The crown and citizens

The world is in an acute crisis. All the citizens on this planet are now fighting against coronavirus and no one can foresee when and how the disaster comes to the end. Yet, a large number of civic tech communities have collected data on their own and launched new websites and apps to map and visualise the coronavirus situation. Japan is no exception, where such communities are trying to collaborate with the central and local governments, but the ministries, whose disclosed data are pdf or xls format in this century, have been lagging behind e-government and are not well responding to the public demand at moment.

That reminds us of the 2011 Fukushima disaster. The government at the time was blamed for its slow and unresponsive management of the crisis, and the general public called for more openness and transparency in the security against unknown risks. It also reinvigorated civil society and citizen initiatives, leading citizens not only to challenge the incumbent power but also organize themselves in unprecedented ways.

Under the circumstances, it becomes much less important to say who are they and whether their activities can be called ‘citizen science’. They are not democratizing nor serving science, but simply tackling serious social issues in the face of the global catastrophe. The more (social) scientists are keen to define citizen science, the less citizens are willing to use the term and speak out for it. This is an activity by, with and for citizens, and it does not matter if it is called science as authentic scientists usually understand.


Science by, with and for citizens: rethinking ‘citizen science’ after the 2011 Fukushima disaster

Joke Kenens, Michiel Van Oudheusden, Go Yoshizawa & Ine Van Hoyweghen, Palgrave Communications 6:58.



This article illustrates how citizen-driven radiation monitoring has emerged in post-Fukushima Japan, where citizens generate their own radiation data and measurement devices to provide publics with actionable data about their environments. Drawing on ethnographic fieldwork in and around Fukushima Prefecture, it highlights the multifaceted character of these bottom-up, citizen-led efforts, contrasting these initiatives with the emergence of ‘citizen participatory’ science policy discourses in Japan. Recognizing the contested nature of citizenship in Japan and in the nuclear arena, the article considers how terms and definitions shape the participation of citizens and other stakeholders (local communities, public authorities, regulators, professional scientists) in science and technology in culturally and historically specific ways. It builds on these observations to open up new spaces of expertise which engage all stakeholders through social-scientific intervention.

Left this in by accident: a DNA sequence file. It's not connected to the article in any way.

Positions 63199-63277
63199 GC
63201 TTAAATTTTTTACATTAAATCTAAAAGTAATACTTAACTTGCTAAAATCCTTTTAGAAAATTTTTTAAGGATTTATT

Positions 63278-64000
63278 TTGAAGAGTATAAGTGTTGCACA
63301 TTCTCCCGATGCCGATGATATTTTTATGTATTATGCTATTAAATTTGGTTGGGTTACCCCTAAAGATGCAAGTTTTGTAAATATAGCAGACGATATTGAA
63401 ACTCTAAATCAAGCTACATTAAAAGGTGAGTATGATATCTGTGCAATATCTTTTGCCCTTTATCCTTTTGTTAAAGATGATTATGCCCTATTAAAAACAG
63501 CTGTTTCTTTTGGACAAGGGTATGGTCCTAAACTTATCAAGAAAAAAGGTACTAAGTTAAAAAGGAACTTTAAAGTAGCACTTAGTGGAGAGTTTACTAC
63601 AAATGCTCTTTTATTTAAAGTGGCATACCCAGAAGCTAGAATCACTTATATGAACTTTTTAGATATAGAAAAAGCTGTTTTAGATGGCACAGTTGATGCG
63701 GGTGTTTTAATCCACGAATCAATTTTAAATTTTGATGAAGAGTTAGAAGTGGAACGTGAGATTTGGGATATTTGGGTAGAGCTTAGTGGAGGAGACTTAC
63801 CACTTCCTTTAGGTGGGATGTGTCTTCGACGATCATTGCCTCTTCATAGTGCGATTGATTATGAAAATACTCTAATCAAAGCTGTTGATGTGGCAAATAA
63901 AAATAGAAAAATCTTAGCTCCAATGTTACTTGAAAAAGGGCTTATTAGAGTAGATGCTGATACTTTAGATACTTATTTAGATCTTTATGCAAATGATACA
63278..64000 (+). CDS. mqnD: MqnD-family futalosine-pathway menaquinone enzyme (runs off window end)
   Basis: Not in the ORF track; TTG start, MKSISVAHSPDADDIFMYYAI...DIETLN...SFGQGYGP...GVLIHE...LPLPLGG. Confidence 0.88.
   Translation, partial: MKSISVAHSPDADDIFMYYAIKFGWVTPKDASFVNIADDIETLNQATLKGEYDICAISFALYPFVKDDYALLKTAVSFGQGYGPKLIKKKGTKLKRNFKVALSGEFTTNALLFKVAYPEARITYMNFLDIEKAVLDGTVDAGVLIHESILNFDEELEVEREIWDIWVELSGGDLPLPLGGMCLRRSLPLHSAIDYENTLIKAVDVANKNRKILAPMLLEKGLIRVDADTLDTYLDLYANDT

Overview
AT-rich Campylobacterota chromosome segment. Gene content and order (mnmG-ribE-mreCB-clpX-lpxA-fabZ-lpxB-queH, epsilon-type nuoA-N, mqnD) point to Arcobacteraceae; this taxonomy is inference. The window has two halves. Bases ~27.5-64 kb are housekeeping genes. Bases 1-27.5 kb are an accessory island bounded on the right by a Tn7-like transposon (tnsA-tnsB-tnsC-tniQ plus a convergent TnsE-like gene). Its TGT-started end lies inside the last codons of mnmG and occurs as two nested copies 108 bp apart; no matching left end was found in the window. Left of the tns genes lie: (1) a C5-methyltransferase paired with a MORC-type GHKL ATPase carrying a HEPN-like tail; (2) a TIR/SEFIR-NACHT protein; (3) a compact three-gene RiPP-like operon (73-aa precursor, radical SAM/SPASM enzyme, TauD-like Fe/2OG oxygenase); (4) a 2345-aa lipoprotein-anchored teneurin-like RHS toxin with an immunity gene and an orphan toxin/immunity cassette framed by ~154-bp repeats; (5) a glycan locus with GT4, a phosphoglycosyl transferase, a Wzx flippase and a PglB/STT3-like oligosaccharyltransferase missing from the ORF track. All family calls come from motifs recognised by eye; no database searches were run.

We have never been in movies

Hypothetical scenarios of a scientist in a movie are now in vogue on Twitter, many of which entertain us but highlight how stereotypically and erroneously screenwriters portray physicians and scientists in the media (Neill 2019). Although these portrayals appear still major in Hollywood and others, Hollywood, Health & Society (HH&S) in the US and Centrum Media & Gezondheid in the Netherlands have been trying to provide remedies by entertainment education (EE) interventions. EE is a popular strategy for incorporating health and educational messages into popular entertainment media with the goal of positively influencing awareness, knowledge, attitudes, and/or behaviours (Kaiser Family Foundation 2004). Needless to say, speculative and unrealistic scenarios provide the audience with unhealthy messages and more culturally-sensitive and evidence-based ones are crucial (Houghton et al. 2017; Romer et al. 2009). Researchers and practitioners in health communication become more focus on how to engage with those who are not interested in improving their health because they are already healthy or annoyed by blameless don’t instructions like “Don’t smoke”, “Don’t drink too much”, “Don’t be lazy” and so on. Regulative and directive actions would not work well to motivate them and change their behaviours.